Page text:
Pal No More

Despite their successful IPO this week, PayPal's stock has fallen lower than ever in my eyes. I've always been a fan of the company. Some people complain about their security hurdles, and there are some ease-of-use issues, but in general I've found their service well-designed, highly useful, and at times, a god-send for those of us trying to make a business on the web. It made something which is absolutely crucial and a pain in the ass easy. Getting a merchant account for a small new company is difficult at best. Even when you have one, hooking it up to take payments online, handling security, customer service, fraud detection, etc. is not fun. I've done all of these things, and even though my company has been around long enough now to have a merchant account (and we do now, fortunately), I decided to stick with PayPal for the time being for the convenience they offered. They have a great API that keeps getting better, more and more people have PayPal accounts, and, theoretically, there's no reason I need to duplicate all the efforts they've done in building a payment system. That's what I thought, anyway.

As of today, PayPal has lost Pyra/Blogger's business. We're still using them at the moment (and don't let this stop you from sending us money ;), but will be transitioning off as soon as we can. The reason is this: Over a week ago, they put a restriction on our account, which means we can't withdraw or send money, though we can still take it. The supposed reason for the restriction was because they found there were more than the allowed two accounts (one personal, one business) with my contact information. Never mind that two of the accounts were setup for testing purposes and never used. Never mind that they didn't first bother to email and tell me that this is a problem and could I close some of them. (Or, wait, maybe they shouldn't have allowed me to create them in the first place?) And never mind even that, although all these accounts have been open for months, they happen to not put on the restriction until we attempted to withdraw several thousand dollars into our bank account—more than we ever had before (fishy?).

Fine, it's a security thing. We'll play by their rules and do what they tell us to undo the restriction. Here's what they tell us to do: "fax a copy of your driver's license or valid ID, a copy of a current bank account statement (for the registered bank account with the last four digits XXXX), and a copy of a utility or phone bill." So, we do that. It's been a week. We call, we sit on hold, blah, blah, blah. We finally talk to someone. First of all, she's a bitch. Whatever. We talk for a long time with this woman trying to make sure everything's in order. We close the other two accounts. She tells us there are a couple of complaints on the account, and we need to give these people refunds. We tell her we can't give them refunds because they've frozen our account. She says we should have called or emailed about that, and they'd do it. "Well can you do that, then?" "Phhh, I don't do that."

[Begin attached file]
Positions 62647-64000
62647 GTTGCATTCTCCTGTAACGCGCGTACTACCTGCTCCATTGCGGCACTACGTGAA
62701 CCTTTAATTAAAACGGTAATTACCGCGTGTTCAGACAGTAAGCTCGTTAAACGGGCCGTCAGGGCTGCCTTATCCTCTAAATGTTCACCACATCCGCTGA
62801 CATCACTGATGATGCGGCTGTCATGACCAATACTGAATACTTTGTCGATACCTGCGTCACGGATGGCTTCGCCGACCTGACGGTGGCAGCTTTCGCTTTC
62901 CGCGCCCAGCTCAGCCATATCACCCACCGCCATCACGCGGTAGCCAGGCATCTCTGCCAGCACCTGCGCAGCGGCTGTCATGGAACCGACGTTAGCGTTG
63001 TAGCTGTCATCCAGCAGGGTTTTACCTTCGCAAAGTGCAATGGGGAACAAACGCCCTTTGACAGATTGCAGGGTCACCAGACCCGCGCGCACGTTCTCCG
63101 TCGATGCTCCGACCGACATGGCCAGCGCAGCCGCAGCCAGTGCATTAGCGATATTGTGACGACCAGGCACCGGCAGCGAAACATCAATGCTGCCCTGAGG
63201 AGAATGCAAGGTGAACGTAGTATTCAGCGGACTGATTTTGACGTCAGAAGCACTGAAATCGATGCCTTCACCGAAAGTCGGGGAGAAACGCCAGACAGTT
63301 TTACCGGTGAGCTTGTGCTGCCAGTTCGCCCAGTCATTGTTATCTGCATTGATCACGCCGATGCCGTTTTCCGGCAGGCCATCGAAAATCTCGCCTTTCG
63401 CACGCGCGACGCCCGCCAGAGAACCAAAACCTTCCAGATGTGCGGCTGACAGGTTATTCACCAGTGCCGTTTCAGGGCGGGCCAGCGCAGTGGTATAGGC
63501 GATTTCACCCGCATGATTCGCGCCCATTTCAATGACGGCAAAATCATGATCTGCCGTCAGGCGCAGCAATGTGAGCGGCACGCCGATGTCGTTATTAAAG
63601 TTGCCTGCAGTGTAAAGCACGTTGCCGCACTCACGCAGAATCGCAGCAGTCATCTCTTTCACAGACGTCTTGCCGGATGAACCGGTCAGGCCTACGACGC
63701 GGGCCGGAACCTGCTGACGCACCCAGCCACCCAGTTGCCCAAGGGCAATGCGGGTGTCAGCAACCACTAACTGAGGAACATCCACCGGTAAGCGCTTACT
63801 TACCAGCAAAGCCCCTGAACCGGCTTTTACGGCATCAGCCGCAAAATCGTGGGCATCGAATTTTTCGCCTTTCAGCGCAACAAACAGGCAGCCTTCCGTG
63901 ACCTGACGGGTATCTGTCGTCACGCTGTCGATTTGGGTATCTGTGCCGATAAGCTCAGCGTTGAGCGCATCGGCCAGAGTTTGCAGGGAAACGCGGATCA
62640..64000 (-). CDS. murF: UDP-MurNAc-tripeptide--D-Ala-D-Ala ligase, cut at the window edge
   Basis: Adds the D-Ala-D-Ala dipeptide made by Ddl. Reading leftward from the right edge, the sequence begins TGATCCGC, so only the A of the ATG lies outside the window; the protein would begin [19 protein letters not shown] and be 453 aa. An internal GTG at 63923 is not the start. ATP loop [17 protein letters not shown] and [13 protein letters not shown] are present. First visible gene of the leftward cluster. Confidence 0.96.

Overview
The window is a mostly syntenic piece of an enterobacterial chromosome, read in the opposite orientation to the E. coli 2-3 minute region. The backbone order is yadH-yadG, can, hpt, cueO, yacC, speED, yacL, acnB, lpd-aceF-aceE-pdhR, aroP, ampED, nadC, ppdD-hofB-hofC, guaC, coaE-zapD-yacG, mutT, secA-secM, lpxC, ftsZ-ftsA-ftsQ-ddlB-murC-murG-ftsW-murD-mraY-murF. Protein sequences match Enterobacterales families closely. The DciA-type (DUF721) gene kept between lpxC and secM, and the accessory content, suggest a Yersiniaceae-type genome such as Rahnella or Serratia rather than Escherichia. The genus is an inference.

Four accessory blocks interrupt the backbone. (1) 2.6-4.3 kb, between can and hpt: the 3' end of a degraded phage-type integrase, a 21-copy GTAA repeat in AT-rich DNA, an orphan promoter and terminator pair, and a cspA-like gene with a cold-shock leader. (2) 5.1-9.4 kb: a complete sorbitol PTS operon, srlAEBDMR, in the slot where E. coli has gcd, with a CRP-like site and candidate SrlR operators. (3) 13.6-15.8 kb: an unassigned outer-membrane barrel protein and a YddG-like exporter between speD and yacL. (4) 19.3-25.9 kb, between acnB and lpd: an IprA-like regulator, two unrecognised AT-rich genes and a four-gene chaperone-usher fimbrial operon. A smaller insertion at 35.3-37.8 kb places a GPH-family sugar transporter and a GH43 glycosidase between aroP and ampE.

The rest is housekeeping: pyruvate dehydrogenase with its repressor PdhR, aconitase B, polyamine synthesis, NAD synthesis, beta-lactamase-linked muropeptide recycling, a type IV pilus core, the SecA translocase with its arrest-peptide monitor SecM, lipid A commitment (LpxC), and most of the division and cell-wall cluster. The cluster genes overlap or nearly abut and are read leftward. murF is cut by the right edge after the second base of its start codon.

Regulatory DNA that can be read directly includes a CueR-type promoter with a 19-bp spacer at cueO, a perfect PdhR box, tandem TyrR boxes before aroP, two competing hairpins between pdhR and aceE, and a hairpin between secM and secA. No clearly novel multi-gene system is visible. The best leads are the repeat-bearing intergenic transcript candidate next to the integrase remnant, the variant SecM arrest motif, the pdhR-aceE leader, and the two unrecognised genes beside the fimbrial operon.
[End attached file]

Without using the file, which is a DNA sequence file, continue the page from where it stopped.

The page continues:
Finally, she lifts the restriction on the account. Then, wait, she notices that the bank statement we faxed her does not have my name on it. It only has the company name. It's a fucking corporate bank account! It's hooked to a business PayPal account with the same exact name! Of course it doesn't have my name on it. It's not sole proprietorship. That's how these things work. How can they offer business accounts and not understand the concept of a corporation?

So, she puts the restriction back on the account. They have to see something with both my name and the company name. We tell her we have a letter form the bank with both my name and the company name, but it says "Pyra Labs," a DBA, instead of Ltd. Nope, won't do. She tells us we have to go to the bank and get a letter from them, on their letterhead, that says I own that bank account.

Not only is this a ridiculous pain in the ass that will keep our money frozen for several more days (it being Friday afternoon with a holiday on Monday), I can't imagine what good it does. I understand they need to be sticklers about security. But I have a hard time believing this is about security. If it is about security, it's totally ineffectual anyway. Like we faked all of the above, but we can't fake a letter from the bank. Perhaps it's just about incompetence. Perhaps it's something more sinister to hold on to money longer to make money on the float (even though they lose it with the costomer support costs). Whatever it is about for them, for me it's about the fact that they are holding hostage what, to my tiny company, is a boatload of our money (climbing daily), and treating us like shit, not only after we've paid them several thousand dollars in fees over the last couple years (on the way to being a hell of a lot more this year), but also been a significant promoter of their service (even getting them press on more than one occasion) and driving a significant number of accounts. Perhaps its foolish to feel they should want to keep us happy. They are, after all, practically a bank (but without the protections of a bank). But I sorta felt like they were one of us. Call me disillusioned.

Not that I didn't have other things to do, but I guess I'm digging into credit card transaction systems this weekend.

Addendum: See the latest update.